Today is World Photography Day and while looking through my collection of pics clicked by me or collated over the years from various sources, this pic of Delhi from the LIFE Magazine Archives stopped me.

So let me see if I can transport you back in time, to just over a 100 years ago, in the streets of Shajahanabad!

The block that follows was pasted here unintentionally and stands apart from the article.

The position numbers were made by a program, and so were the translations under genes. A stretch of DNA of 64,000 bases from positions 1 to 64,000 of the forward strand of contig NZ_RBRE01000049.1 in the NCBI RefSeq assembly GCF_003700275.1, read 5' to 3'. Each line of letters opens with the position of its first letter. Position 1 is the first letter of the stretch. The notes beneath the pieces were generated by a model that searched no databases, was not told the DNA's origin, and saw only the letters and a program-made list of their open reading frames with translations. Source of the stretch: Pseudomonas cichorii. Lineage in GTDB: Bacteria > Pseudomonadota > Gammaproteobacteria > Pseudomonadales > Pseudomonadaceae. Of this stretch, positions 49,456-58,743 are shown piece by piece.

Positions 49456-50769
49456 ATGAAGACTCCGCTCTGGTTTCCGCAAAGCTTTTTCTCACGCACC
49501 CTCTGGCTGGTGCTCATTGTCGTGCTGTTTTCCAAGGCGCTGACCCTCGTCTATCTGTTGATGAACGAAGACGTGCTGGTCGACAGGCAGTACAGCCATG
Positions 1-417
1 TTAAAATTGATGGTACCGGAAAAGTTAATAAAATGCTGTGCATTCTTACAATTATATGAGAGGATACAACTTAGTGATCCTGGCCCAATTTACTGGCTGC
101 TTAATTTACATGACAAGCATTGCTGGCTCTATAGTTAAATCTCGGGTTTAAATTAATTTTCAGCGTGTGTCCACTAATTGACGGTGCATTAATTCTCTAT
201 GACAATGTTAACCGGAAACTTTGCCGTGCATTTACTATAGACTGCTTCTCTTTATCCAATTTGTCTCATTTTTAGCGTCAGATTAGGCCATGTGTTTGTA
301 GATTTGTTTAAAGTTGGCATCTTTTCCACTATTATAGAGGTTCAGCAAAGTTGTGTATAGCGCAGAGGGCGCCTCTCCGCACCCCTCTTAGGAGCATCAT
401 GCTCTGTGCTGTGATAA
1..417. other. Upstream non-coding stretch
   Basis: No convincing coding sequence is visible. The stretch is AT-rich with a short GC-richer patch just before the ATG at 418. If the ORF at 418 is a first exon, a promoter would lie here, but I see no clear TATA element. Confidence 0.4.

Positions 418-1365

Imagine a ride on the roads of Delhi in an electric, train-like, rickety, single carriage vehicle, which runs so slowly, yet surely on its circuit of iron tracks that you could alight or board the tram at any given point of time, if you had a certain level of minimum fitness! Imagine you gaze at the Red Fort passing by, at horse-drawn carts (Tongas) going their way making the characteristic ‘clip-clop’ noise carrying men and purdah-clad women with their families. The trees lining the central verge of Chandni Chowk pass by your window and Gurudwara Sis Ganj comes into view. The smells and sights of the Jalebis and Kachori-Aloo Sabzee permeates your senses. You are hard-pressed to find any motorised version of transport. And a drop in electricity voltage may just stop the tramcar in its tracks, that important appointment be damned!!! You get down and quickly order a plate of Samosas, and just at that moment the Tramcar Conductor rings the bell to let all know that the electricity is back. You rush to get onboard, the Samosa-vendor trailing you to receive his 1 or 2 Annas for the 2 Samosas and walks along the tram car chatting with you as he brings out the requisite paisas/annas to return back to you…and the Tram rolls on towards the Fatehpuri Masjid and you settle down for the slow-rocking journey to your ultimate destination, the Sadar Bazar.